of Israel. He didn’t cut off His dealings with men at the first sign of
wrong understanding or weak faith or mixed motives. Moses seems to have
shared the primitive idea that a god rose or fell according to the fortunes
of his worshippers, when he asks God to not cut off Israel in case the
nations mock Yahweh. He could have responded that this was far too primitive
and limited a view. But no, He apparently listens to Moses and goes along
with his request!
John the Baptist showed the same spirit of concession to human weakness
in his preaching. He told the publicans: “Extort no more than that which
is appointed you” (Lk. 3:13 RV). He tacitly accepted that these men would
be into extortion. But within limits, he let it go. Likewise he told soldiers
to be content with their wages- not to quit the job. Consider too how
the disciples responded to the High Priest rebuking them for preaching;
he claimed that they intended to bring the blood of Jesus upon them (Acts
5:24). The obvious, logical debating point would have been to say: ‘But
you were the very ones who shouted out ‘His blood be upon us!!’
just a few weeks ago!’. But, Peter didn’t say this. He didn’t even allude
to their obvious self-contradiction. Instead he positively went on to
point out that a real forgiveness was possible because Jesus was now resurrected.
And the point we can take from this is that true witness is not necessarily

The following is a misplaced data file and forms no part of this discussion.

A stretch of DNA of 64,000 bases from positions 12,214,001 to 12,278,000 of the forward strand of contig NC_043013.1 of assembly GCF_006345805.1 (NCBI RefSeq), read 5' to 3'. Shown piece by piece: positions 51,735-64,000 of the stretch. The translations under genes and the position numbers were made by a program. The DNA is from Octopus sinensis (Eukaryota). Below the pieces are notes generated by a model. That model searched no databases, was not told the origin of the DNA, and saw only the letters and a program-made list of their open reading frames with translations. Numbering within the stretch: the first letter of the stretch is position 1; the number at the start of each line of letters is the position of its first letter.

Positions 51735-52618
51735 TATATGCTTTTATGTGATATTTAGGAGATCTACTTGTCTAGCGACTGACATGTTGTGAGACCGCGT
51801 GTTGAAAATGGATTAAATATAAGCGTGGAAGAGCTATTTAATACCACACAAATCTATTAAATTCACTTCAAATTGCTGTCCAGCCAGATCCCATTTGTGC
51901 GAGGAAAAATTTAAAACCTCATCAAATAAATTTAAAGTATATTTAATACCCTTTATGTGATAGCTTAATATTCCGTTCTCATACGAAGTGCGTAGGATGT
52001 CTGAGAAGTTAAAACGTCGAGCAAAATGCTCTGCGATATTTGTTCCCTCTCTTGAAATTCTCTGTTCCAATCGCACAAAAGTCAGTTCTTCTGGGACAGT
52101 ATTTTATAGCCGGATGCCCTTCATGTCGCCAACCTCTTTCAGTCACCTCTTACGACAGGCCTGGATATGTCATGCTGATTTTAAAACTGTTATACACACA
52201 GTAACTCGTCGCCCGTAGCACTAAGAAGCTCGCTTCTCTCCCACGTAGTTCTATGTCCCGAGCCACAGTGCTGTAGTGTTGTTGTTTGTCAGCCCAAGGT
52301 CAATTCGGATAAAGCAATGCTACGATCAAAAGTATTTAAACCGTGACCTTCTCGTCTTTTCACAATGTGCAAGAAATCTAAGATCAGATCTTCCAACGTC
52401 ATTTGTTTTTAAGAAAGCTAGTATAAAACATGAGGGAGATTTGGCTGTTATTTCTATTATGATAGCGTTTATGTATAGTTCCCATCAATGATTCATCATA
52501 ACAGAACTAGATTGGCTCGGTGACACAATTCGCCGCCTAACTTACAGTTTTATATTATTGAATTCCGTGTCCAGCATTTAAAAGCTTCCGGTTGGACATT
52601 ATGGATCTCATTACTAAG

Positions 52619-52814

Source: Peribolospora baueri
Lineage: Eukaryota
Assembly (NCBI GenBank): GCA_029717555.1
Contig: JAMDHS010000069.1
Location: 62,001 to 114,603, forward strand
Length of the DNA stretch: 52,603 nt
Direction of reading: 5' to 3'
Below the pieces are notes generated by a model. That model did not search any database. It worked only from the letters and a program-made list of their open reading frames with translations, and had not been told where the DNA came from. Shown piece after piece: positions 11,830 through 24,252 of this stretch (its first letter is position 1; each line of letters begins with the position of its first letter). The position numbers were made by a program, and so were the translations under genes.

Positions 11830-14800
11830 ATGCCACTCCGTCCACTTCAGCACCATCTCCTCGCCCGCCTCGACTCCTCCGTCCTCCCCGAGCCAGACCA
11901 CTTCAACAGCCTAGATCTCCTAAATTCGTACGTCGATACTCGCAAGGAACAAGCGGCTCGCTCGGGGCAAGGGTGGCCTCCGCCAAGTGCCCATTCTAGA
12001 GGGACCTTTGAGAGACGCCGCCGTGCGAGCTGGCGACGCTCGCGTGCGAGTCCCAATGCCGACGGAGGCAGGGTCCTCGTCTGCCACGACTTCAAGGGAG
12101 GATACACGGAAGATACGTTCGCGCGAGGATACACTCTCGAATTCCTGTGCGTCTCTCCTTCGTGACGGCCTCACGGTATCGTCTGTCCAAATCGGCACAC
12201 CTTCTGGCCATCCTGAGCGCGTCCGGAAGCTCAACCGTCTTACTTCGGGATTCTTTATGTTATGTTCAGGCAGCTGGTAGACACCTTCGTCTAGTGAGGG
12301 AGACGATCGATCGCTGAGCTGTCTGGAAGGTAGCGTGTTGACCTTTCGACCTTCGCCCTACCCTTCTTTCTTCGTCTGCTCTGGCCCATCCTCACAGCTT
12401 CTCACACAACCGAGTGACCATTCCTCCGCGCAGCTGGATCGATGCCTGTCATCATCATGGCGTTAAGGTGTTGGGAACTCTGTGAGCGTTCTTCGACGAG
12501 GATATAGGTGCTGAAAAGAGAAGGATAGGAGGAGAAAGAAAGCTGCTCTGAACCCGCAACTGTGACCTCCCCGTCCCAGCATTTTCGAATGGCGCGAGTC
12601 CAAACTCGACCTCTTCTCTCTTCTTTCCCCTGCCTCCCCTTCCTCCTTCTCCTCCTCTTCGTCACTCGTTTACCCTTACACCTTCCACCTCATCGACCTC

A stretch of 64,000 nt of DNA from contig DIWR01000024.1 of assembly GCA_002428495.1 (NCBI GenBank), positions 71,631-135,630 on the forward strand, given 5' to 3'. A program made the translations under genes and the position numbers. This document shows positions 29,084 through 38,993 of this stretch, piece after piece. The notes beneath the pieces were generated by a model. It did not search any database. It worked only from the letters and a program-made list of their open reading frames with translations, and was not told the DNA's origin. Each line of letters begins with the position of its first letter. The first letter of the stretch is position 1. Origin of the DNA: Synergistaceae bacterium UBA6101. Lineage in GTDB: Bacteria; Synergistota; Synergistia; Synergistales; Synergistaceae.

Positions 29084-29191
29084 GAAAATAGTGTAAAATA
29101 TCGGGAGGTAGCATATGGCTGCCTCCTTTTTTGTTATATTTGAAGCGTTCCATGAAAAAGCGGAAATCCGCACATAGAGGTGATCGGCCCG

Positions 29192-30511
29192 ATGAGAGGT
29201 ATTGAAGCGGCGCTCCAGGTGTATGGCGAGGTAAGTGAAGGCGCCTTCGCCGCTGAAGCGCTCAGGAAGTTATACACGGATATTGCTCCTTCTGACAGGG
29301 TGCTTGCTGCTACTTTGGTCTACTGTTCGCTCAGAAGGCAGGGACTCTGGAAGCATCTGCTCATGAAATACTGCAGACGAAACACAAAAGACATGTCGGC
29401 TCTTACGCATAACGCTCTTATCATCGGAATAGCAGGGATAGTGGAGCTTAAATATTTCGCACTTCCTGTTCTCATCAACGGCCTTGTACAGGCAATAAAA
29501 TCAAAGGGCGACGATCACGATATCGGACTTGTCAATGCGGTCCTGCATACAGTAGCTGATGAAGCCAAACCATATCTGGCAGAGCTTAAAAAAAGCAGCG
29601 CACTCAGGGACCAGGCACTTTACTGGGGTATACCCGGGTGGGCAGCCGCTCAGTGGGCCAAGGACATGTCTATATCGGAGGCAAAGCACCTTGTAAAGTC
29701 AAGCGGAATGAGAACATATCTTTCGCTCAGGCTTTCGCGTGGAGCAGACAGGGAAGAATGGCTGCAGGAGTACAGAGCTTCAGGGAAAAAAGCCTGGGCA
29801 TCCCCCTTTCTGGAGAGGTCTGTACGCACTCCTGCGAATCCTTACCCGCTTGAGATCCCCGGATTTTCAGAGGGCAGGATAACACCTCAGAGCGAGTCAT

about pointing out to the other guy his self-contradictions, the logical
weakness of his position…it’s not about winning a debate, but rather about
bringing people to meaningful repentance and transformation.
Another example of the Biblical record going along with the incorrect
perceptions of faithful men is to be found in the way the apostles nicknamed
Joseph as ‘Barnabas’ “under the impression, apparently, that it meant
‘son of consolation’ [Acts 4:36]. On etymological grounds that has proved
hard to justify, and the name is now generally recognized to… mean ‘son
Yet the record ‘goes along’ with their misunderstanding. In addition to
this, there is a huge imputation of righteousness to human beings, reflected
right through Scripture. God sought them, the essence of their hearts,
and was prepared to overlook much ignorance and misunderstanding along
the way. Consider how good king Josiah is described as always doing what
was right before God, not turning aside to the right nor left- even though
it was not until the 18th year of his reign that he even discovered
parts of God’s law, which he had been ignorant of until then, because
the scroll containing them had been temporarily lost (2 Kings 22:2,11).
(1) It is likely that to some degree
the Father overlooks the moral and intellectual failures of His children
on account of their ignorance, even though sins of ignorance still required
atonement and are still in some sense seen as sin. This could explain
why Eve committed the first sin chronologically, but she did it having
been “deceived” by the serpent; whereas Adam committed the same sin consciously
and was therefore reckoned as the first sinner, the one man by whom sin
entered the world.
(2) Margaret Williams, Palestinian
Personal Names in Acts in Richard Bauckham, ed. The Book
of Acts Vol. 4 p. 101 (Carlisle: Paternoster, 1995).